The timescale for the Deanery reconfiguration plans are ahead of those in the service and relocating or concentrating services on alternative sites takes both time and resources (financial and staff) to set up. Current gaps are often bridged by expensive locum staff, for example, so there will be a need to train non-medical practitioners, but we would suggest valuing and building on the excellent service given by Staff and Associate Specialist doctors throughout Wales.
The recent sums of money announced by Welsh Government to support transition are welcome, but seem designed only to prop up an existing service creaking at the seams, rather than address the needs of the massive reconfiguration phase staring us in the face. Now more than ever, the public needs to debate with politicians, both locally and nationally, to obtain clarity about what the future holds.
We cannot ignore the need for high quality postgraduate medical training in the solution. BMA Cymru Wales understands and supports the need to enhance and protect postgraduate training in Wales. The Wales Deanery has seen its funding cut and many training posts go un-filled in less popular services such as Emergency Medicine and Psychiatry, especially outside Cardiff and Swansea. This exposes rural parts of Wales to the prospect of the collapse of several services unless something is done urgently to join up the strategy across both healthcare and higher education sectors – for the benefit of the whole of the Welsh nation.
The matching of trainees to qualified trainers is more appropriate than broad-brush 1:11 training rotas that cannot possible provide enough clinical cases in the average hospital; which form the backbone of the NHS in Wales. It is perfectly possible, given the will, for the NHS to protect a smaller number of trainees such that rotas can be 1:8 in line with those in other UK Deaneries. The problem arises when trainees are used to fill gaps in service rotas, such that their training suffers – hence building the oft-touted 1:11 rotas becomes one challenge too far. An alternative would be for each Health Board to make the commitment for non-training doctors to bridge such gaps.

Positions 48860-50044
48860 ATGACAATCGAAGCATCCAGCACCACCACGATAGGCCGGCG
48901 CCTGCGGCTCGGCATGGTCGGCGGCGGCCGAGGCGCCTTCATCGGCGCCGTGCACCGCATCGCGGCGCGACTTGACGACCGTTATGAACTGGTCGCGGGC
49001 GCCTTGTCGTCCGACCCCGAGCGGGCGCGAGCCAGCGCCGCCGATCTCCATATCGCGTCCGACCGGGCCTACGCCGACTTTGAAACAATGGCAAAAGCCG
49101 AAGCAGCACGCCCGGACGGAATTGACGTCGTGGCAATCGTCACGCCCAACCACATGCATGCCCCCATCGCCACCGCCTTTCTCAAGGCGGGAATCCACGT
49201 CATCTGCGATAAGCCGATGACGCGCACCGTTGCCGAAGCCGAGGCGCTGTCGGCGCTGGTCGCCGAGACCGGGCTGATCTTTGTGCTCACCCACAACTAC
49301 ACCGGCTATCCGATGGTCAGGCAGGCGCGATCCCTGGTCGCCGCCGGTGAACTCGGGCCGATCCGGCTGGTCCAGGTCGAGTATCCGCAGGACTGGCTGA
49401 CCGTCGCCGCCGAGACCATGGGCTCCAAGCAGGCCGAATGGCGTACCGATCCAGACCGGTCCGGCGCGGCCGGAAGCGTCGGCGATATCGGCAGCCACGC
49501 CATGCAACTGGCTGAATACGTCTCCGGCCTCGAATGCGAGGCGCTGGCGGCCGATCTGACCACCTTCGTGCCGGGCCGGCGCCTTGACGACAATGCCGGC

As a profession, we cannot continue to ignore what is going on .The alternative is to see the slash and burn of many elective, and some emergency, services and even more prolonged waiting lists, while the service catches up with the junior doctor staffing crisis that it has had warning of for several years. As now, the solution to this may end up being patchy, reactive, and ad hoc. Creating hugely expensive waiting list initiatives or transferring patients either to England or the private sector isn’t the answer. Each can be equally wasteful of Welsh NHS money. That is not to say, of course, that some specialised services couldn’t be provided with closer links with partners across our border, where this has clear benefits for Welsh residents.
There is absolutely no reason why the NHS in Wales should be re-shaped by a “collapse by default”, so 2014 will be a pivotal year – we will either be lamenting the removal of substantial portions of the NHS for many patients, or we will be celebrating a unique NHS for our nation that could be the envy of the world.
Let’s be clear – it doesn’t have to be like this. Only by collaboration and co-operation will the NHS in Wales plan and train it’s way out of this impending disaster.
Yes, there are commentators who believe that the devolved nations can avoid copying the fundamental dismantling of the NHS in England. Our solution to a population living longer and having more complex medical and social needs should have “Made in Wales” written through it.
BMA Cymru Wales remains committed to professional and intellectual engagement during the transition from our current unsustainable position to the new NHS in Wales.
I’m reminded of one of my favourite film lines, where Lord Scrumptious said to Caractacus Potts in the children’s film Chitty Chitty Bang Bang “Had your chance, muffed it”.
As we enter 2014, let us hope that the same cannot be said to those creating the future of the NHS in Wales.